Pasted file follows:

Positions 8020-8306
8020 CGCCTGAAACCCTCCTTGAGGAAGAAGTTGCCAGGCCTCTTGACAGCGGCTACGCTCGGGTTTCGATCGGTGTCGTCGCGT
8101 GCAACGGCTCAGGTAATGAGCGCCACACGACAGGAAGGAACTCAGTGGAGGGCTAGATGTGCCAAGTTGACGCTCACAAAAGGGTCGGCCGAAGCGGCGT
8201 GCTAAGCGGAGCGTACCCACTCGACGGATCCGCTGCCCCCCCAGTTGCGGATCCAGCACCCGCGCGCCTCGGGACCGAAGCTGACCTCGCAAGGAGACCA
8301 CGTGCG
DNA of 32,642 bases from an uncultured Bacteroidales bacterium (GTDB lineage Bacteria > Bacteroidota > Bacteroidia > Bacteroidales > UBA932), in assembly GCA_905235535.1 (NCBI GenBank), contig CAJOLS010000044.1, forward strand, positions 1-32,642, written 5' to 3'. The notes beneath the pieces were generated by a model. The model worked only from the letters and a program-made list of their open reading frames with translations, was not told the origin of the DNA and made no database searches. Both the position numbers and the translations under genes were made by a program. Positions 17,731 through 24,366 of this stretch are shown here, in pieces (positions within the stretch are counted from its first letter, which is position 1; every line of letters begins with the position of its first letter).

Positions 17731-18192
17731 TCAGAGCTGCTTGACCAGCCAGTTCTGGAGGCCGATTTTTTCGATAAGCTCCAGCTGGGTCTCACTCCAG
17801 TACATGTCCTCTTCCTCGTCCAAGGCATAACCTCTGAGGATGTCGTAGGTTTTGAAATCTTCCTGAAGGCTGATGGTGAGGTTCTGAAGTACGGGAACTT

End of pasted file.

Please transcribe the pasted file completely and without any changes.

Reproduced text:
Positions 8020-8306
8020 CGCCTGAAACCCTCCTTGAGGAAGAAGTTGCCAGGCCTCTTGACAGCGGCTACGCTCGGGTTTCGATCGGTGTCGTCGCGT
8101 GCAACGGCTCAGGTAATGAGCGCCACACGACAGGAAGGAACTCAGTGGAGGGCTAGATGTGCCAAGTTGACGCTCACAAAAGGGTCGGCCGAAGCGGCGT
8201 GCTAAGCGGAGCGTACCCACTCGACGGATCCGCTGCCCCCCCAGTTGCGGATCCAGCACCCGCGCGCCTCGGGACCGAAGCTGACCTCGCAAGGAGACCA
8301 CGTGCG
DNA of 32,642 bases from an uncultured Bacteroidales bacterium (GTDB lineage Bacteria > Bacteroidota > Bacteroidia > Bacteroidales > UBA932), in assembly GCA_905235535.1 (NCBI GenBank), contig CAJOLS010000044.1, forward strand, positions 1-32,642, written 5' to 3'. The notes beneath the pieces were generated by a model. The model worked only from the letters and a program-made list of their open reading frames with translations, was not told the origin of the DNA and made no database searches. Both the position numbers and the translations under genes were made by a program. Positions 17,731 through 24,366 of this stretch are shown here, in pieces (positions within the stretch are counted from its first letter, which is position 1; every line of letters begins with the position of its first letter).

Positions 17731-18192
17731 TCAGAGCTGCTTGACCAGCCAGTTCTGGAGGCCGATTTTTTCGATAAGCTCCAGCTGGGTCTCACTCCAG
17801 TACATGTCCTCTTCCTCGTCCAAGGCATAACCTCTGAGGATGTCGTAGGTTTTGAAATCTTCCTGAAGGCTGATGGTGAGGTTCTGAAGTACGGGAACTT